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Primary forests are critical for forest biodiversity and provide key ecosystem services. In Europe, these forests are particularly scarce and it is unclear whether they are sufficiently protected. Here we aim to: (a) understand whether extant primary forests are representative of the range of naturally occurring forest types, (b) identify forest types which host enough primary forest under strict protection to meet conservation targets and (c) highlight areas where restoration is needed and feasible. We combined a unique geodatabase of primary forests with maps of forest cover, potential natural vegetation, biogeographic regions and protected areas to quantify the proportion of extant primary forest across Europe's forest types and to identify gaps in protection. Using spatial predictions of primary forest locations to account for underreporting of primary forests, we then highlighted areas where restoration could complement protection. We found a substantial bias in primary forest distribution across forest types. Of the 54 forest types we assessed, six had no primary forest at all, and in two‐thirds of forest types, less than 1% of forest was primary. Even if generally protected, only ten forest types had more than half of their primary forests strictly protected. Protecting all documented primary forests requires expanding the protected area networks by 1,132 km2 (19,194 km2 when including also predicted primary forests). Encouragingly, large areas of non‐primary forest existed inside protected areas for most types, thus presenting restoration opportunities. Europe's primary forests are in a perilous state, as also acknowledged by EU's “Biodiversity Strategy for 2030.” Yet, there are considerable opportunities for ensuring better protection and restoring primary forest structure, composition and functioning, at least partially. We advocate integrated policy reforms that explicitly account for the irreplaceable nature of primary forests and ramp up protection and restoration efforts alike.
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Diversity and Distributions. 2020;26:1646–
Received: 26 March 2020 
  Revised: 30 July 2020 
  Accepted: 18 August 2020
DOI: 10.1111/ddi.13158
Protection gaps and restoration opportunities for primary
forests in Europe
Francesco M. Sabatini1,2,3 | William S. Keeton4| Marcus Lindner5|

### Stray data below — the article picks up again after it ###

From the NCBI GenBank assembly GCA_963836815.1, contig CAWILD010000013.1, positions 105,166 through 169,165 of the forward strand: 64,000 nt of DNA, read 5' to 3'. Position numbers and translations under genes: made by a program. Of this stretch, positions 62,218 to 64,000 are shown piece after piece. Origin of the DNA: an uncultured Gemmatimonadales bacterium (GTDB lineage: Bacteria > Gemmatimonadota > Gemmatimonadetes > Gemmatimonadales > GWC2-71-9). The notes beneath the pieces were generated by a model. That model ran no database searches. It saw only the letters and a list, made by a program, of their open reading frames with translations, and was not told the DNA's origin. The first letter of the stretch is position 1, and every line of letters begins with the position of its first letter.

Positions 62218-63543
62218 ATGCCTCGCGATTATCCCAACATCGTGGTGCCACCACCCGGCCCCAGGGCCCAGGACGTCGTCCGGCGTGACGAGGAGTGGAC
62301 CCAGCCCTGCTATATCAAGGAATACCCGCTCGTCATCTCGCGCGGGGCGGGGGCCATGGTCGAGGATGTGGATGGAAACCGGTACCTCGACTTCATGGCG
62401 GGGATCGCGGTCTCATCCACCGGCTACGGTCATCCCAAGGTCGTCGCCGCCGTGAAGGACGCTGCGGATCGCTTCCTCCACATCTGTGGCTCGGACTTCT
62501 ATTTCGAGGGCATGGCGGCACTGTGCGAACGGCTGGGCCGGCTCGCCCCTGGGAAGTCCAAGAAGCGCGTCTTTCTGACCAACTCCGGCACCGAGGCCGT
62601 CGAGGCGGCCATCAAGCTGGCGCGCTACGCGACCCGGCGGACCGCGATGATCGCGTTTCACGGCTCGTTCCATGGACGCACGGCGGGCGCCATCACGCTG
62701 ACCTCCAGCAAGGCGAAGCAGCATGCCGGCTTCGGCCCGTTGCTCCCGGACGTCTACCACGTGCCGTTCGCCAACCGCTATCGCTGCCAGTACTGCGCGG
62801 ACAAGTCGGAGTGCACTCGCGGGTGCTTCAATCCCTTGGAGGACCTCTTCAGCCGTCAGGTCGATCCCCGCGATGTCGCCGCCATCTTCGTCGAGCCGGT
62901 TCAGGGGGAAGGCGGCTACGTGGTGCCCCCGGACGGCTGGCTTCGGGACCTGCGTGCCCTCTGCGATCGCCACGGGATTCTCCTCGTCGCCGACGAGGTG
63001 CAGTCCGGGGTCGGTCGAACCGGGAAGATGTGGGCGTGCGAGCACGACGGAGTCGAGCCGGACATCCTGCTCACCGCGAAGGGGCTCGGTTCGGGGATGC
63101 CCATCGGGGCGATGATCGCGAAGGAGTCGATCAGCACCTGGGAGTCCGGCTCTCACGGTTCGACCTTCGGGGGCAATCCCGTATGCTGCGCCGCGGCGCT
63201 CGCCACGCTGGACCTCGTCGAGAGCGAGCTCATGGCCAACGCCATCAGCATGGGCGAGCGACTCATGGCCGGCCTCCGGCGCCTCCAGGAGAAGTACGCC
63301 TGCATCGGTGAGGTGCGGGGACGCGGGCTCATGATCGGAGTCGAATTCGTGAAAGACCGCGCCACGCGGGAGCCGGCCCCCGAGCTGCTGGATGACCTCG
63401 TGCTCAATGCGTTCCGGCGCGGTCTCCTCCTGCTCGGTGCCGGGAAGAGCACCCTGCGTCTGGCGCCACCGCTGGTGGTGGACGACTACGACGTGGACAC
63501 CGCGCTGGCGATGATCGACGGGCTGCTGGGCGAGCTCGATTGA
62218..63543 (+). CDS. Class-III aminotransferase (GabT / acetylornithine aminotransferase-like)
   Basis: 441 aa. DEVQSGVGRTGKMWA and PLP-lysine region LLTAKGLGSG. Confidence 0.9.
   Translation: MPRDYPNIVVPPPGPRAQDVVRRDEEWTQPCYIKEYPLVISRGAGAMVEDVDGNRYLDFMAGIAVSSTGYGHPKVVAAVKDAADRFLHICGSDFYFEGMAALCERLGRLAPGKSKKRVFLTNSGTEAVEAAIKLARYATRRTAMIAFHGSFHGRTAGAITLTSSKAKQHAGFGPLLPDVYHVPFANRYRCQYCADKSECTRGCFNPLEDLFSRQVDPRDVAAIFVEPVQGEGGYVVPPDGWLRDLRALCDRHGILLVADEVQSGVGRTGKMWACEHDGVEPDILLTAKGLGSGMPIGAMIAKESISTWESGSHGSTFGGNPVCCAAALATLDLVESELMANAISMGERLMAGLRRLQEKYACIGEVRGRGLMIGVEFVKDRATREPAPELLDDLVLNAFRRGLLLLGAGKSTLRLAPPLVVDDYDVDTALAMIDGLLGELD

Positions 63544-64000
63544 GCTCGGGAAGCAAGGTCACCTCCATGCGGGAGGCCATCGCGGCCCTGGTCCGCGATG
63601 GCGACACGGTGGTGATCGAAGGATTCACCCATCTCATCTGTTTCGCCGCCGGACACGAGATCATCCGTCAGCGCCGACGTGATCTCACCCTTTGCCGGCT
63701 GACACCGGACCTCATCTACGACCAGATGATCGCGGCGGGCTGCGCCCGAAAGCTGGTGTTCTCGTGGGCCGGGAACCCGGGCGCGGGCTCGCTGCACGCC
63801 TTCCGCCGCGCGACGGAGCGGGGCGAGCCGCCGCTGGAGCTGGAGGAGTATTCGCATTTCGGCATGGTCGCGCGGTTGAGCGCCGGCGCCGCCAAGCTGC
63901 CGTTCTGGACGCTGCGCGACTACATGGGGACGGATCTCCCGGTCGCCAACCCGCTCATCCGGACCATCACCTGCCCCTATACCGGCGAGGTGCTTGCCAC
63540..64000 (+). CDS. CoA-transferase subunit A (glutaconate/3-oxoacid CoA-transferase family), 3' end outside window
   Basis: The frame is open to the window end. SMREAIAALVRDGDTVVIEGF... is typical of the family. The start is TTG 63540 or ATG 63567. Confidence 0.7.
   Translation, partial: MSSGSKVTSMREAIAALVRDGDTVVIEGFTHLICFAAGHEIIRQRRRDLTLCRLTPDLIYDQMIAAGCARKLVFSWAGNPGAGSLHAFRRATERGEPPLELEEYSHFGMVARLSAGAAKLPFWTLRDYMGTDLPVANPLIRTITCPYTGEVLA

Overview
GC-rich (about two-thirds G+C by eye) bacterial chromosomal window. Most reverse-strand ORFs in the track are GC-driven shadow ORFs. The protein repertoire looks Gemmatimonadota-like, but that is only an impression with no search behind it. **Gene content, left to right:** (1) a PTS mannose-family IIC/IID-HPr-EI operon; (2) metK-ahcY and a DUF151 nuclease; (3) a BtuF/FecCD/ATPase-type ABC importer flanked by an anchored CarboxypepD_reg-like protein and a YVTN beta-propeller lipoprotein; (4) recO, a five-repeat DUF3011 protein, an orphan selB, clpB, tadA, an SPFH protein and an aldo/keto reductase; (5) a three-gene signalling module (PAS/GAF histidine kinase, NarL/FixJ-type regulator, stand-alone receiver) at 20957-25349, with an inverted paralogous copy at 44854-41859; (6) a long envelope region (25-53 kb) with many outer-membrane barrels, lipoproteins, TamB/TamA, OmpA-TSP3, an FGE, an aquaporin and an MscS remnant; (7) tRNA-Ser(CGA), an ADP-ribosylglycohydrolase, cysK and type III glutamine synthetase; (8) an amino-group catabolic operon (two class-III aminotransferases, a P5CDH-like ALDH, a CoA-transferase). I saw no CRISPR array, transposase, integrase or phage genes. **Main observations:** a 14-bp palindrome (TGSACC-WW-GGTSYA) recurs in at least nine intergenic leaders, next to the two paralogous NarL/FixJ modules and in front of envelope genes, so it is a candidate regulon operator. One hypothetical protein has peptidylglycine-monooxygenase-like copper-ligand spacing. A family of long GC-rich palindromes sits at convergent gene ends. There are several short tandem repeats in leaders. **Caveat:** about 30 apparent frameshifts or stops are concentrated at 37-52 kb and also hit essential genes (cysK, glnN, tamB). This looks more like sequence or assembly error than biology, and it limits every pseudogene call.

Miroslav Svoboda6| Pieter J. Verkerk7| Jürgen Bauhus8| Helge Bruelheide1,2 |
Sabina Burrascano9| Nicolas Debaive10| Inês Duarte11| Matteo Garbarino12 |
Nikolaos Grigoriadis13| Fabio Lombardi14 | Martin Mikoláš6,15| Peter Meyer16 |
Renzo Motta12| Gintautas Mozgeris17 | Leónia Nunes11,18 | Péter Ódor19 |
Momchil Panayotov20| Alejandro Ruete21 | Bojan Simovski22 |
Jonas Stillhard23| Johan Svensson24 | Jerzy Szwagrzyk25| Olli-Pekka Tikkanen26|
Kris Vandekerkhove27 | Roman Volosyanchuk28| Tomas Vrska29|
Tzvetan Zlatanov30 | Tobias Kuemmerle3,31
1Institut für Biologie, Martin-Luther-Universität Halle-Wittenberg, Halle, Germany
2German Centre for Integrative Biodiversity Research (iDiv), Halle-Jena-Leipzig, Germany
3Geography Department, Humboldt-Universität zu Berlin, Berlin, Germany
4Rubenstein School of Environment and Natural Resources, University of Vermont, Burlington, V T, USA
5Resilience Programme, European Forest Institute, Bonn, Germany
6Faculty of Forestry and Wood Sciences, Czech University of Life Sciences Prague, Praha 6 – Suchdol, Czech Republic
7European Forest Institute, Joensuu, Finland
8Faculty of Environment and Natural Resources, University of Freiburg, Freiburg, Germany
9Department of Environmental Biology, Sapienza University of Rome, Rome, Italy
10Réserves Naturelles de France, Dijon Cedex, France
11Centre for Applied Ecolog y “Professor Baeta Neves” (CEABN), InBIO, School of Agriculture, University of Lisbon, Lisbon, Portugal
12Department of Agricultural, Forest and Food Sciences (DISAFA), University of Torino, Grugliasco, Italy
13Forest Research Institute Thessaloniki, Thessaloniki, Greece
14Department of Agraria, Mediterranean University of Reggio Calabria – Feo Di Vito, Reggio Calabria, Italy
15PRALES, Rosina, Slovakia
16Northwest German Forest Research Institute, Göttingen, Germany
17Agriculture Academy, Institute of Forest Management and Wood Science, Vytautas Magnus University, Akademija, Lithuania
18CITAB, Centre of the Research and Technology of Agro-Environmental and Biological Science, University of Trás-os-Montes and Alto Douro, Vila Real,
19Centre for Ecological Research Institute of Ecology and Botany, Vácrátót, Hungary
20University of Forestr y, Sofia, Bulgaria
21Greensway AB, Uppsala, Sweden
22Hans Em Faculty of Forest Sciences, L andscape Architecture and Environmental Engineering, Depar tment of Botany and Dendrology, Ss. Cyril and Methodius
University in Skopje, Skopje, Nor th Macedonia
23Forest Resources and Management, Swiss Federal Institute for Forest, Snow and Landscape Research WSL, Birmensdorf, Swit zerland
24Department of Wildlife, Fish and Environmental Studies, Swedish University of Agricultural Sciences, Umeå, Sweden
25Department of Forest Biodiversity, Universit y of Agriculture in Krakow, Krakow, Poland
This is an open access article under the terms of the Creative Commons Attribution License, which permits use, distribution and reproduction in any medium,
provided the original work is properly cited.
© 2020 The Authors. Diversity and Distributions published by John Wiley & Sons Ltd.
26School of Forest Sciences, University of Eastern Finland, Joensuu, Finland
27Research Institute for Nature and Forest (INBO), Geraardsbergen, Belgium
28NGO "Ecosphere" – Koshyts'ka, Uzhhorod, Ukraine
29Silva Tarouca Research Institute, Brno, Czech Republic
30Institute of Biodiversity and Ecosystem Research, Bulgarian Academy of Sciences, Sofia, Bulgaria
31Integrative Research Institute on Transformation in Human-Environment Systems, Humboldt-Universität zu Berlin, Berlin, Germany